Buy China-made toys this Christmas, official says
XIANGHE, China (Reuters) - Parents around the world should choose China-made toys as gifts this Christmas as they are both "cheap and nice," a top Chinese official said on Wednesday, seeking to win back confidence after a series of safety scares.
Li Changjiang, head of the national quality watchdog, said he was convinced of the safety of the made-in-China label, but would spare no effort to go after the 1 percent of products which do not meet standards.
"Cheap and nice toys made in China are popular around the world and I suggest all parents choose Chinese toys as Christmas gifts to their children," Li told a news conference on the sidelines of a Sino-U.S. economic summit near Beijing.
"I'm confident in the quality of Chinese products," he added.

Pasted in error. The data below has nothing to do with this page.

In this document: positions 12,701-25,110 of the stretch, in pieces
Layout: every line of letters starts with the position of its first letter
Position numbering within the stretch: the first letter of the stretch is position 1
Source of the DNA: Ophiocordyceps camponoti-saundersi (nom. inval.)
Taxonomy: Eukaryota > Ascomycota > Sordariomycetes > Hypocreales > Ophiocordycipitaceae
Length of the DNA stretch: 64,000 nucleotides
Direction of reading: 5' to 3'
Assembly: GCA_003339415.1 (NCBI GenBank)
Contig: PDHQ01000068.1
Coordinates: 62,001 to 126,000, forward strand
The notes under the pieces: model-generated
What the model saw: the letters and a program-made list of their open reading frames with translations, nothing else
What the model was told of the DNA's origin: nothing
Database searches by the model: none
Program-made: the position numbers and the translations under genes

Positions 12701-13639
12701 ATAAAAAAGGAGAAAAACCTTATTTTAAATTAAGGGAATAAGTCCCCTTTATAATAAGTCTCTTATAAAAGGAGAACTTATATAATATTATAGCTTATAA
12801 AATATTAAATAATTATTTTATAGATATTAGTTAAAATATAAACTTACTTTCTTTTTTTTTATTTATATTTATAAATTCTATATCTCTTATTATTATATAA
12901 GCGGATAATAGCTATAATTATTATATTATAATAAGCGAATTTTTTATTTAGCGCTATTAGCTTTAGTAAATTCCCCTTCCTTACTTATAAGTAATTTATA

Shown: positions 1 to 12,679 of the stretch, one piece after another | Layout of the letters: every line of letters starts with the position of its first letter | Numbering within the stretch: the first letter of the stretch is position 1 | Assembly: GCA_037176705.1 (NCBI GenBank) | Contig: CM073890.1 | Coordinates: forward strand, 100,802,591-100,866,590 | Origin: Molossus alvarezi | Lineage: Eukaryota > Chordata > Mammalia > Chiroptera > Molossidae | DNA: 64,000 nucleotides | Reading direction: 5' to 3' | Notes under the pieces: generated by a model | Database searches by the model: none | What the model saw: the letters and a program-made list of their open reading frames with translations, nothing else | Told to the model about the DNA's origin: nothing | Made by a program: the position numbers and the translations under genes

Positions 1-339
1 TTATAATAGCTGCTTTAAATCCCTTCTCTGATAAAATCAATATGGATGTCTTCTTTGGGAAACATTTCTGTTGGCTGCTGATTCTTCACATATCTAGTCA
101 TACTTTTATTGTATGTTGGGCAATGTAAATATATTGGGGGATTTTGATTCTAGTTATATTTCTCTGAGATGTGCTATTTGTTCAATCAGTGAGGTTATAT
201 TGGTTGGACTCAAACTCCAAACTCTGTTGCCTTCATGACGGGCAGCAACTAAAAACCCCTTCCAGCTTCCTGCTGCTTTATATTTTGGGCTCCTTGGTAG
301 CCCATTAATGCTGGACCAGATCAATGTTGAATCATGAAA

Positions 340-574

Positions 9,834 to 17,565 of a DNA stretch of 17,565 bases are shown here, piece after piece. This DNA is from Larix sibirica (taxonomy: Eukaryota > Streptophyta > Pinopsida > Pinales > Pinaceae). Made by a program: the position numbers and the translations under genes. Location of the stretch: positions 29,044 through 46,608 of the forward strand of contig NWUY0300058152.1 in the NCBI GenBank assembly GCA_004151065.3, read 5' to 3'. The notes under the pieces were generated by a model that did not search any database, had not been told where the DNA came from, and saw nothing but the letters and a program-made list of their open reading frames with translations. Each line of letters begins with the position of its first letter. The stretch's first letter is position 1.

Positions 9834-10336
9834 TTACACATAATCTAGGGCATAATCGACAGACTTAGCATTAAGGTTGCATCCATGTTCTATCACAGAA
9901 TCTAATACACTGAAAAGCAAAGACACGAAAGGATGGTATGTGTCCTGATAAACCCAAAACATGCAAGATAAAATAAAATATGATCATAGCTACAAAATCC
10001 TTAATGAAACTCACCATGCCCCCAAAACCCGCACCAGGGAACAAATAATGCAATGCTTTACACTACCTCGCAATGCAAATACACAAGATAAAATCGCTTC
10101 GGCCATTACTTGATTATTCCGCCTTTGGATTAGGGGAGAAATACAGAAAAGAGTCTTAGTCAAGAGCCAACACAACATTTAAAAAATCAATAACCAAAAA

The third round of twice-a-year talks, which were preceded by trade discussions in Beijing, began on a prickly note after the United States said the safety of food and other imports from China were at the top of the agenda.
Tensions have run high in recent months as a spate of recalls has taken Chinese-made toys and other products off U.S. shop shelves. Toy maker Mattel has recalled over 21 million items.
China has said it will crack down, but also accused the media of hyping the issue with hysterical reporting and warned the U.S. not to politicize the problem or use it as an excuse to raise trade barriers.
Li repeated what has become almost a Chinese mantra that 99 percent of the country's goods for export were safe, but that they would still go after the remaining 1 percent.
"We will make 100 percent effort to improve the quality of that one percent of substandard products," he said.
European Union Trade Commissioner Peter Mendelssohn said in China last month that even 1 percent was unacceptable considering the huge volume of bilateral trade.
Li said every country faced the "1 percent" barrier, and developed countries should transfer more technology and give more help to developing nations to raise product safety.
(Reporting by Edie Chen; Writing by Ben Blanchard; Editing by Jerry Norton)